The stock market is roaring, and Q3 dividend season is upon us. There are many benefits to investing. But mostly you invest to make money. And you invest through your 401(k) to accumulate, and then preserve, money that you will ultimately use in retirement. Remember, the money you put into your account is expected to stay there until you are age fifty-nine and a half, and if you take money out of it before that age, you may be hit with a 10 percent tax penalty (and you would need to pay any applicable ordinary income taxes). But a big advantage of the 401(k) is the tax advantaged growth you get over the long term.
When you invest through your 401(k), there are essentially two ways that your account will appreciate.
- First, you make money through capital gains. This means that the contributions you make to your plan will rise in value as the stock market rises. On average, the stock market returns 8 percent over the long-term. Yes, recently the stock market has been on a winning streak like no other in the last 4 years, but don’t get too euphoric. You can reasonably expect an 8 percent return on your investment.
- Second, you can make money through dividends. Dividends are company earnings that are paid back to you, the shareholder, in the form of income. Not all companies offer dividends, but if they do, it’s a solid way to earn more money. Dividends can be paid on a quarterly, bi-annual or annual schedule – it all depends on the company and the mutual funds you are invested in.
So what can you do with your 401(k) dividends? You have two options depending on if you are invested in mutual funds and/or company stock (if offered), which are two commonly offered assets in 401(k) plans. Let’s take a look.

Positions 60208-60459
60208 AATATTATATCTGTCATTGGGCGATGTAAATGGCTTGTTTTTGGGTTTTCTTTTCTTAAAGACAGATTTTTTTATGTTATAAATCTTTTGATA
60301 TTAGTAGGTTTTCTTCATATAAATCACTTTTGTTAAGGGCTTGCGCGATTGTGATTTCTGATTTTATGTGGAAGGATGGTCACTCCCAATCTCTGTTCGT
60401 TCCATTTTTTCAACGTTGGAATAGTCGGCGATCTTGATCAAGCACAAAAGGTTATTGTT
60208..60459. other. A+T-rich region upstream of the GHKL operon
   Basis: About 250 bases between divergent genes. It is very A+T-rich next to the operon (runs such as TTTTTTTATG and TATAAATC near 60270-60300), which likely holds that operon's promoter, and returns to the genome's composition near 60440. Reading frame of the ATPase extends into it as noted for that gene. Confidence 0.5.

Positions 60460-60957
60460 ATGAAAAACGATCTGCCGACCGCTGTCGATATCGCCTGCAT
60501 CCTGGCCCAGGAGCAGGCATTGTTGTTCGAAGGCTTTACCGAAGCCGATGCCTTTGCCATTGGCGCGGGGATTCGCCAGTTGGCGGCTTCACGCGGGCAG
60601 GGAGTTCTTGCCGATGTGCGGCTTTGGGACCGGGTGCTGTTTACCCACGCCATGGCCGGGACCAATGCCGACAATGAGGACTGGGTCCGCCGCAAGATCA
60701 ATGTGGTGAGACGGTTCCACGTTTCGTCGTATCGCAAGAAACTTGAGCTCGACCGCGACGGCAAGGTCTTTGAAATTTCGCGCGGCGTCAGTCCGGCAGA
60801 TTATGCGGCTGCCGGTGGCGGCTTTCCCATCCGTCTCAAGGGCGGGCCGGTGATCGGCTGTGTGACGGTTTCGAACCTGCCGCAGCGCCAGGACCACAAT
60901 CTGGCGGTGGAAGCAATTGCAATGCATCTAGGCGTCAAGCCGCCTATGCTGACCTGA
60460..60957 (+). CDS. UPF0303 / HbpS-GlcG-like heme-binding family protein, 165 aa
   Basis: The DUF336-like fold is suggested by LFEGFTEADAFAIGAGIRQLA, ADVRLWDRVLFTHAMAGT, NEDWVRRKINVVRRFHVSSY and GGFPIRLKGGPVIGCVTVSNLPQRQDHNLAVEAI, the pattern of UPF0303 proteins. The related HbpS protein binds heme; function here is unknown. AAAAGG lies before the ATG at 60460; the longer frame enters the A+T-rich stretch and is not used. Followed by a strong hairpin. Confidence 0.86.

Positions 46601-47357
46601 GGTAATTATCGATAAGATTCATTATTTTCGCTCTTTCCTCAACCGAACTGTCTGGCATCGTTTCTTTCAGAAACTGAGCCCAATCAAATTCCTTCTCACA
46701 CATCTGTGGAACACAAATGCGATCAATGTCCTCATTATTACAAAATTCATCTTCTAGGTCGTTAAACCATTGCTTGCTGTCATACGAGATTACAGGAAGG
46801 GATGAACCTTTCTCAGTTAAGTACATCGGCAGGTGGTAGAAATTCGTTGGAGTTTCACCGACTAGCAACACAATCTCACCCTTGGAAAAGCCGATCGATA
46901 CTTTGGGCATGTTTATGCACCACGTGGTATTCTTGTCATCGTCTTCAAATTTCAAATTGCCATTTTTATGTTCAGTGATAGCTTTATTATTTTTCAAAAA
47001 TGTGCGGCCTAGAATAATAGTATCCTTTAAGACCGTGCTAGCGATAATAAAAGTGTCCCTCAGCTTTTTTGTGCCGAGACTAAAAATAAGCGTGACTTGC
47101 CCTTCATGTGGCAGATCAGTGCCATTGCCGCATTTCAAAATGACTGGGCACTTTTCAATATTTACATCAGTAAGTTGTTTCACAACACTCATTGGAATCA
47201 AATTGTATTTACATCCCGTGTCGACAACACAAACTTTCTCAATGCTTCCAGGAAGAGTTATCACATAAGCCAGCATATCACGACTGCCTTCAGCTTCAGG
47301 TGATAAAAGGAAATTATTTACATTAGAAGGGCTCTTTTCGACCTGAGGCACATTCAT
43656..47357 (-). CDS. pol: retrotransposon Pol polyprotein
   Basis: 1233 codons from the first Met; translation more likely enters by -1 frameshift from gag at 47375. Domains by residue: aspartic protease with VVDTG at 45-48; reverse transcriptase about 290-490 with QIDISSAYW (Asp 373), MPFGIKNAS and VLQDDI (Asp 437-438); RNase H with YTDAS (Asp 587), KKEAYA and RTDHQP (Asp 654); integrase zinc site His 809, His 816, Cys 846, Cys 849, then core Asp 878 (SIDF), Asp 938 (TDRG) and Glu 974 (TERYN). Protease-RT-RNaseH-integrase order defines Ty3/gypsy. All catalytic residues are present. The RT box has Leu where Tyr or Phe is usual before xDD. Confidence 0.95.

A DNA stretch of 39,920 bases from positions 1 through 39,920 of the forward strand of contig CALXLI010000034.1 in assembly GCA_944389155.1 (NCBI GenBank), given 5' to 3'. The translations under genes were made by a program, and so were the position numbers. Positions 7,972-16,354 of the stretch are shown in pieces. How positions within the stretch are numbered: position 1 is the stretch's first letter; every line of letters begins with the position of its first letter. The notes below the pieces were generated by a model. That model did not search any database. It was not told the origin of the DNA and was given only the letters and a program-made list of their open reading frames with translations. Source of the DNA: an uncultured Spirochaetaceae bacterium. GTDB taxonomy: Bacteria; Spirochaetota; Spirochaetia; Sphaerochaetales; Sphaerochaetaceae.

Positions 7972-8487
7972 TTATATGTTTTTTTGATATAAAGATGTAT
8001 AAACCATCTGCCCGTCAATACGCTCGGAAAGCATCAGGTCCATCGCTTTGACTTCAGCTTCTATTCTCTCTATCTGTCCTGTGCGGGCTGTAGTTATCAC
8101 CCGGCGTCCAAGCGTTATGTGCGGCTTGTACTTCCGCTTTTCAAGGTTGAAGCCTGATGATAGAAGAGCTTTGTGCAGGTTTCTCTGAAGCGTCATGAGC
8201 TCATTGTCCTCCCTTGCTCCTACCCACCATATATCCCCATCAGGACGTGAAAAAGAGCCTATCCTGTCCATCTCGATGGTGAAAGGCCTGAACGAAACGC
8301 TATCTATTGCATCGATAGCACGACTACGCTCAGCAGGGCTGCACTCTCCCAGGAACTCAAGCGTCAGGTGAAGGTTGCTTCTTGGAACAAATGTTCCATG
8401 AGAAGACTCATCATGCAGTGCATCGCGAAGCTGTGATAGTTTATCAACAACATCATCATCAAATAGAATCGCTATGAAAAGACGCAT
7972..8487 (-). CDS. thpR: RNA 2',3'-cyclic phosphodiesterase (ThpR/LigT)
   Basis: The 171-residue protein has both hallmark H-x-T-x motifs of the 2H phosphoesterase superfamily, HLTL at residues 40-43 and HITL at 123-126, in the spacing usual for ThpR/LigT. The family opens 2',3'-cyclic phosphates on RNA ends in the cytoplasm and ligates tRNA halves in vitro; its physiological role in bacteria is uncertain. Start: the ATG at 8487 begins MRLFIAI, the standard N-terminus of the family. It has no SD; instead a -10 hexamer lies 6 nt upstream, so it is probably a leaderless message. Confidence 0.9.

- Mutual Funds. Any dividends received through your mutual funds will automatically reinvest. You have no choice here. When dividends are paid through your mutual fund, the money goes right back into the fund and you buy up more shares. You may think, “wait a minute, so I don’t even get that money?” True, you won’t get the money today, but when it’s reinvested, you will get more back in the far future. You will benefit from a process called dividend reinvestment, and by doing so you are accelerating your earnings growth and increasing your 401(k) portfolio value.
- Company Stock. If you happen to invest in company stock that is offered in your 401(k), you will have two options on how you can elect to treat those dividends. You can elect to have them paid out to you in cash, in which they will be treated like taxable income. Or, like the mutual funds, you can have them automatically reinvested, in which they won’t be treated like taxable income. In this way, you can also accelerate your earnings growth and portfolio potential.
The best advice I can give is to reinvest your dividends. It may seem gratifying today to take those that you may get from company stock, but honestly, it’s not going to be that much and you’ll have to pay capital gains tax on it. And remember, if you are invested in mutual funds, your dividends will be automatically reinvested back into the funds. So with the stock market booming, and Q3 dividend season upon us, make sure you know where your dividends are going.
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